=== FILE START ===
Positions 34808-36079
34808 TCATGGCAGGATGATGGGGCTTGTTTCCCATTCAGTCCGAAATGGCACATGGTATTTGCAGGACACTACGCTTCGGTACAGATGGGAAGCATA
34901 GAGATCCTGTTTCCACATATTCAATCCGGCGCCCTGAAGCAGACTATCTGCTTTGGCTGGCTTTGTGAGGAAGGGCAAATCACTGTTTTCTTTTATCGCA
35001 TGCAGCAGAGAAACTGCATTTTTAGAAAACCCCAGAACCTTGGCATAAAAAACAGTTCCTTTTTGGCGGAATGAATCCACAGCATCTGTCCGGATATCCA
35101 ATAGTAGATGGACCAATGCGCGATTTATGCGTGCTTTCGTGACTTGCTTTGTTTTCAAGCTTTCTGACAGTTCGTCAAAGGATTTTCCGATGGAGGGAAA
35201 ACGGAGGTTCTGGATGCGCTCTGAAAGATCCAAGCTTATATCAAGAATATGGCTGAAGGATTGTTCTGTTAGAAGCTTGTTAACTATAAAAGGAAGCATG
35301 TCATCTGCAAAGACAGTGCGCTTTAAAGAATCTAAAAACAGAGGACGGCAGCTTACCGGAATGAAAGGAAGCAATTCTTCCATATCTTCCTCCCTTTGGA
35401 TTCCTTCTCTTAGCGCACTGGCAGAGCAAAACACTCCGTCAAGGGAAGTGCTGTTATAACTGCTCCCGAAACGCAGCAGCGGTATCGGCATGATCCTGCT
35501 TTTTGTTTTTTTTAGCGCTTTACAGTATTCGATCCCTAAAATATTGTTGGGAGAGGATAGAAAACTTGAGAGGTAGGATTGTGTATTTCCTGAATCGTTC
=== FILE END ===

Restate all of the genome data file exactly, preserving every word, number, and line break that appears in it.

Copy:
Positions 34808-36079
34808 TCATGGCAGGATGATGGGGCTTGTTTCCCATTCAGTCCGAAATGGCACATGGTATTTGCAGGACACTACGCTTCGGTACAGATGGGAAGCATA
34901 GAGATCCTGTTTCCACATATTCAATCCGGCGCCCTGAAGCAGACTATCTGCTTTGGCTGGCTTTGTGAGGAAGGGCAAATCACTGTTTTCTTTTATCGCA
35001 TGCAGCAGAGAAACTGCATTTTTAGAAAACCCCAGAACCTTGGCATAAAAAACAGTTCCTTTTTGGCGGAATGAATCCACAGCATCTGTCCGGATATCCA
35101 ATAGTAGATGGACCAATGCGCGATTTATGCGTGCTTTCGTGACTTGCTTTGTTTTCAAGCTTTCTGACAGTTCGTCAAAGGATTTTCCGATGGAGGGAAA
35201 ACGGAGGTTCTGGATGCGCTCTGAAAGATCCAAGCTTATATCAAGAATATGGCTGAAGGATTGTTCTGTTAGAAGCTTGTTAACTATAAAAGGAAGCATG
35301 TCATCTGCAAAGACAGTGCGCTTTAAAGAATCTAAAAACAGAGGACGGCAGCTTACCGGAATGAAAGGAAGCAATTCTTCCATATCTTCCTCCCTTTGGA
35401 TTCCTTCTCTTAGCGCACTGGCAGAGCAAAACACTCCGTCAAGGGAAGTGCTGTTATAACTGCTCCCGAAACGCAGCAGCGGTATCGGCATGATCCTGCT
35501 TTTTGTTTTTTTTAGCGCTTTACAGTATTCGATCCCTAAAATATTGTTGGGAGAGGATAGAAAACTTGAGAGGTAGGATTGTGTATTTCCTGAATCGTTC